Forget Europe, here's what G20 should be talking about
When world leaders gather for the G20 summit in the Mexican beach resort of Los Cabos on Monday, inevitably it will be the euro crisis that dominates their discussions to the exclusion of almost everything else.
That's a shame, because there will be some good ideas on the table - ideas that deserve more attention than they are likely to get.
One of them comes from the host of the meeting, the Mexican government.
To strengthen and stabilise the world economy, the Mexicans want to eliminate the financial imbalances, exchange rate distortions, and fiscal and monetary excesses that many blame for causing the 2008 financial crisis and hampering subsequent recovery.
These are worthwhile aims, and to achieve them Mexico wants the G20 to agree to beef up the supervisory powers of the International Monetary Fund, creating a sort of global economic policeman.
At the moment, the IMF's surveillance role is limited. The fund's staff do perform an annual 'Article IV' health check on member economies. But the resulting statements are put out only with the agreement of the member government in question, and any criticisms of its policies are typically so muted they are inaudible.
Mexico wants to change that. 'The analyses should be made public,' deputy finance minister Alejandro Diaz de Leon Carrillo says.
But Carillo wants to go further. He wants the IMF to be given teeth to punish governments whose policies threaten to destabilise the international economy.
'There needs to be some disciplinary mechanism,' he says. 'It would provide governments with an incentive to move in the right direction.'
There's a lot of merit in this idea, but it's hard to imagine either Beijing or Washington, for example, acceding to such an impingement on their economic sovereignty. As a result, it's likely the governments of the major economies will be only too happy to focus on Europe at Los Cabos, if only to ensure the Mexican plan doesn't get off the ground.
The private sector has some worthwhile suggestions, too. As honorary chairman of the International Chamber of Commerce, Victor Fung, who is also honorary chairman of Hong Kong supply chain manager Li & Fung, will be going to Los Cabos to lobby the G20 for a handful of policy moves he believes would do a lot to boost international trade and investment, creating jobs in the real economy.
Fung argues that global trade would benefit enormously if the World Trade Organisation were to abandon its 'single undertaking', which decrees that nothing in trade negotiations is agreed until everything is agreed.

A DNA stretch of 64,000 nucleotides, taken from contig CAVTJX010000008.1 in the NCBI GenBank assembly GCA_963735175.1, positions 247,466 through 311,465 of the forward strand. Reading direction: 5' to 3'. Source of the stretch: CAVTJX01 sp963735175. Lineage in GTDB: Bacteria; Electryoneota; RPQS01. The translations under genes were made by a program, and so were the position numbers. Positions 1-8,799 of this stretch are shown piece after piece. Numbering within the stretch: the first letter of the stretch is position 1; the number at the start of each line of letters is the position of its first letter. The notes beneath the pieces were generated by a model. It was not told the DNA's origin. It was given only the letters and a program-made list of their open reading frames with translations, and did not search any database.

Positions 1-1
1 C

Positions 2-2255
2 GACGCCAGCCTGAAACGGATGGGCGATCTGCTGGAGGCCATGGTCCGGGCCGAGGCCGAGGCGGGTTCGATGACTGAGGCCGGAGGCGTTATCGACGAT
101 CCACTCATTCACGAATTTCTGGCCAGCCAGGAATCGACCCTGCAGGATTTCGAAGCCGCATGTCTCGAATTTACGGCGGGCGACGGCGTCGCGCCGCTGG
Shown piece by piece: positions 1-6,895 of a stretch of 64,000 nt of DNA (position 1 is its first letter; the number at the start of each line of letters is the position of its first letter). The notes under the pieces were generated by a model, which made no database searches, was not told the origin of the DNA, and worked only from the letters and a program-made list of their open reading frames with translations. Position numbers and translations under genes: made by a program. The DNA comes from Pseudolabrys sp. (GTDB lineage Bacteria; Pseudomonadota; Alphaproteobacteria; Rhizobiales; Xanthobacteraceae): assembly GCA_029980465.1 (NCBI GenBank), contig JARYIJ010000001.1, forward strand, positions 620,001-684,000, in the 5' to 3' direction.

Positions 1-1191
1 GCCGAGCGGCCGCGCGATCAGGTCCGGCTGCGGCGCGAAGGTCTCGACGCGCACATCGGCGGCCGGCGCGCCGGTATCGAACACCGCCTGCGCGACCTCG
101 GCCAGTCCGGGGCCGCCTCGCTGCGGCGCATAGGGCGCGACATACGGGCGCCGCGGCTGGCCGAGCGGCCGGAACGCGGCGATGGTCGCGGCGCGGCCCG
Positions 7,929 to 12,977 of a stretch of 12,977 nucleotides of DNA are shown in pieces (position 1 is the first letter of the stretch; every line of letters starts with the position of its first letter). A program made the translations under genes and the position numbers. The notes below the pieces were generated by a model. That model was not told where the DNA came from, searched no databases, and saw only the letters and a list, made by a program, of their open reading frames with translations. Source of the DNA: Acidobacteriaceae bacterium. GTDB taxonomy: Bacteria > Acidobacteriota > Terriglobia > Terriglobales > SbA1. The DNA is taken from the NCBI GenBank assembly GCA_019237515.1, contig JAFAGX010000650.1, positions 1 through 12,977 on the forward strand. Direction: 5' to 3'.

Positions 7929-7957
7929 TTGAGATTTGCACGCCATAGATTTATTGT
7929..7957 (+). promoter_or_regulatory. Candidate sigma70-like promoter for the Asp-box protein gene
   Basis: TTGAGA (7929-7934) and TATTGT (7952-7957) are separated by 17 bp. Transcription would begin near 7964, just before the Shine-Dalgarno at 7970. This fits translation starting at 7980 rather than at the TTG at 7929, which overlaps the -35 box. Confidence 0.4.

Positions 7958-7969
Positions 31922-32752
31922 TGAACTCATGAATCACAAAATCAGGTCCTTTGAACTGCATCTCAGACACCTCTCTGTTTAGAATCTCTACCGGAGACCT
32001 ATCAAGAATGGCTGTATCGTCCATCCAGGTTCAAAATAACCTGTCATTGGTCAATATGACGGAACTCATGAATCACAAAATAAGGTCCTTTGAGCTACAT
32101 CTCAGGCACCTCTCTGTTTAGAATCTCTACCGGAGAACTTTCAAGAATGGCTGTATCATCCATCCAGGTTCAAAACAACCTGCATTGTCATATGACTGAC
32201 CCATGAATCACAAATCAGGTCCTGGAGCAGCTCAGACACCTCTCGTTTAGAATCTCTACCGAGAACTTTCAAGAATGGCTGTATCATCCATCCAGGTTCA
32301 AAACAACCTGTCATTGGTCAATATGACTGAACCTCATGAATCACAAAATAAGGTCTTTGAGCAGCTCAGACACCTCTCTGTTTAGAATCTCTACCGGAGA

Scrapping this all-or-nothing approach would allow WTO members to implement already agreed trade facilitation measures - covering customs rules, port procedures and the like - without waiting for more thorny issues to be settled.
Fung estimates this could reduce the average costs of shipping merchandise across borders from 10 per cent to 5 per cent of the goods' value. Considering that global trade last year was worth US$18 trillion, that would imply a cost reduction of US$900 billion - a major shot in the arm for international activity.
Fung also wants the WTO to press ahead with drawing up a transparent, multilateral set of regulations governing cross-border direct investments, which would override arbitrary rules now imposed by individual governments.
'It could give the world economy a real boost,' he claims.
Fung is surely right. But governments like the WTO's single undertaking, because it allows them to hold trade negotiations to ransom in defence of their own perceived national interests.
And with governments around the world eager to protect so-called 'strategic' sectors of their domestic economies from foreign competition, few are in a rush to sign up to investment rules that would open up favoured - and politically influential - industries to international investment.
As a result, it seems likely that some of the best ideas on the table at Los Cabos will go nowhere, while the world's leaders go on wringing their hands over the euro crisis.